The ROI of our efforts is splashed in bright colors across the pie charts and graphs of our CRM dashboards.

While the simple five-paragraph structure is hardly feasible (or desirable) in our marketing communications, the exercise is. The creative process of writing that paper for English class can be adapted to help content marketers develop a messaging framework, and then use it to produce content that’s consistent and value-based, across marketing channels.

From 5 Paragraphs, 5 Concepts for Content

Whether writing a post on the company blog, a case study, or a status update, marketers can deliver an effective and consistent message by keeping in mind five basic concepts:

  • Audience
  • Argument
  • Appeals
  • Evidence
  • Opposition

Audience. The art of persuasion is equal parts writer and reader. Good content is adapted for a target audience, never one size fits all.  Not only do we need to create content for a specific buyer persona, but we also need to set expectations for that audience, and deliver a content experience that meets those expectations.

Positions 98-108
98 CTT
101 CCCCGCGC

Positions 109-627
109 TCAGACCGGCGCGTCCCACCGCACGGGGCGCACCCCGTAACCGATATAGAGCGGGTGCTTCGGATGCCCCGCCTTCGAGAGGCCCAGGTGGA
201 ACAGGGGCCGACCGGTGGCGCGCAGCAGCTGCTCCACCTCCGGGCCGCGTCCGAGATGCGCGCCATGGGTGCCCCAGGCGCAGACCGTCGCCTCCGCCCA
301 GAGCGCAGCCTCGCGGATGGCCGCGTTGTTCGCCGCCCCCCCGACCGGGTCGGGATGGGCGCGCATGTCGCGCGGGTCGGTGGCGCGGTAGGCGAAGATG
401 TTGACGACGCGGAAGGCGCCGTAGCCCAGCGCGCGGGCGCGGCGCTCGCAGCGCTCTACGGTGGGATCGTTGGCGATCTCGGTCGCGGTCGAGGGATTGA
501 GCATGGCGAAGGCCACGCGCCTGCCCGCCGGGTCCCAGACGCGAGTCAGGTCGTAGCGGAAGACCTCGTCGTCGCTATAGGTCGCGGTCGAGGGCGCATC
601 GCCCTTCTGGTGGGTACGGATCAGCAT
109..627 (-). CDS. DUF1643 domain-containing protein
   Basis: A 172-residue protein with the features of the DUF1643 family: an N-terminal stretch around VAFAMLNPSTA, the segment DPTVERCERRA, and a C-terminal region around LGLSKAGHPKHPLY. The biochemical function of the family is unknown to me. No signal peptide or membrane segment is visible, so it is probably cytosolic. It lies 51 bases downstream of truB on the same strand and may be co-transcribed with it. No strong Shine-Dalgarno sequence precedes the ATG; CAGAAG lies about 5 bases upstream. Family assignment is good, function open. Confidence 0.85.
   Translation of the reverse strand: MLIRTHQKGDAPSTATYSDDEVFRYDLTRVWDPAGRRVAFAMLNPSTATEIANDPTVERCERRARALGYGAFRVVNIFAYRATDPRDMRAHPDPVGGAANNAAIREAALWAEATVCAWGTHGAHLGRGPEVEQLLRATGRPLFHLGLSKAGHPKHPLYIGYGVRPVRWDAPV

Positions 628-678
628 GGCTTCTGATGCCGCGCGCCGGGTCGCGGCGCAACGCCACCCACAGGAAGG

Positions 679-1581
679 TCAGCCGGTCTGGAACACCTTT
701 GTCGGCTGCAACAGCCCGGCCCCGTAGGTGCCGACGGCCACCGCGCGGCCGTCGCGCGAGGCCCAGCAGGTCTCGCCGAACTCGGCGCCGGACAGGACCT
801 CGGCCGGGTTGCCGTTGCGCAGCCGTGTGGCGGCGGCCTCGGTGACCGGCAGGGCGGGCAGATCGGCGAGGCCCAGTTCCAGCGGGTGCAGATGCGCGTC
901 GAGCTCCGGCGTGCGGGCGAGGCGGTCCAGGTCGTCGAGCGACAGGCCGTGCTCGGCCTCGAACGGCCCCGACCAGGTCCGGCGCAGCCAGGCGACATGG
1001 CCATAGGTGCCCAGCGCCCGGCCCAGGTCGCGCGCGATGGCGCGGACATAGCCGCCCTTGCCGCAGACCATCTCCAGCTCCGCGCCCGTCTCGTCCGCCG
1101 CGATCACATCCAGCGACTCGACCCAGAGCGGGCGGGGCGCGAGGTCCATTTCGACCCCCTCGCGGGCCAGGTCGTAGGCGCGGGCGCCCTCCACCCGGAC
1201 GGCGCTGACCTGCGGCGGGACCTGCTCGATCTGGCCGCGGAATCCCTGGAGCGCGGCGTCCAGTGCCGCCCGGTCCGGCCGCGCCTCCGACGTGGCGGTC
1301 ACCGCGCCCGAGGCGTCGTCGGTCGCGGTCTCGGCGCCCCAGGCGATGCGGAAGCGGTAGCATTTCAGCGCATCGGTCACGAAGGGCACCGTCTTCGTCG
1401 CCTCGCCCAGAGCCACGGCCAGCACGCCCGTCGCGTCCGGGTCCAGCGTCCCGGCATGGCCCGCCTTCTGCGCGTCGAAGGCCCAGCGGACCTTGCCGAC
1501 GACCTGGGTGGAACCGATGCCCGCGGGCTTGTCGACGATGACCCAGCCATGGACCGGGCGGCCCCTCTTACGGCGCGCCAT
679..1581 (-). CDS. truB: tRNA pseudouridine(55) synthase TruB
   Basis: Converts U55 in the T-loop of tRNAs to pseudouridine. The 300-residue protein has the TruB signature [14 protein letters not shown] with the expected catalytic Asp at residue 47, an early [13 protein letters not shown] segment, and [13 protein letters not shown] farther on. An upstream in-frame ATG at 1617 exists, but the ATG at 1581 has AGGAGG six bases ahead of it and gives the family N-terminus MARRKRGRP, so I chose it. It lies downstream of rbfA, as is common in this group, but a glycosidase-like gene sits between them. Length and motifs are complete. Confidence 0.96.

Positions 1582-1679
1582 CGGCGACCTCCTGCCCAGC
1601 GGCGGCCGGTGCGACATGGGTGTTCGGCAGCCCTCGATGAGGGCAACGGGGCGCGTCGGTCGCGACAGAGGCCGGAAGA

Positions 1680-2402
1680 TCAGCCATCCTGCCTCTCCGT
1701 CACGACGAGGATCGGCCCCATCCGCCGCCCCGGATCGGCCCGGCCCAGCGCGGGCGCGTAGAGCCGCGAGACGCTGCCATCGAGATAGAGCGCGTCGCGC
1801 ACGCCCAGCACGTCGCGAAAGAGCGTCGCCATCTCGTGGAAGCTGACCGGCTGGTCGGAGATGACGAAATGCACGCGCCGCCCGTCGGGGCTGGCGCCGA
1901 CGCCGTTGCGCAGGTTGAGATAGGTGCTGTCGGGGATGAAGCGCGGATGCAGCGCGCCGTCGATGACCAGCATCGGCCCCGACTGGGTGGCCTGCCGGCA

In B2B marketing, there are often multiple people involved in the decision-making process, each for different reasons. Segment that house list for targeted communications. Offer content relevant for the end user (how a specific functionality saves time), and something for the business decision maker (how the complete package saves money).

Argument. Again, the Unique Selling Proposition. Who should buy your product and why? How will they benefit? Do existing customers feel good about their purchase decision, and will they stick around? A product or service can’t be the best at everything for everyone, so this core concept should focus on what differentiates that product or service from others in the marketplace.

Appeals. To persuade and motivate that target audience, look to the Aristotelian rhetorical appeals ethos, pathos, and logos.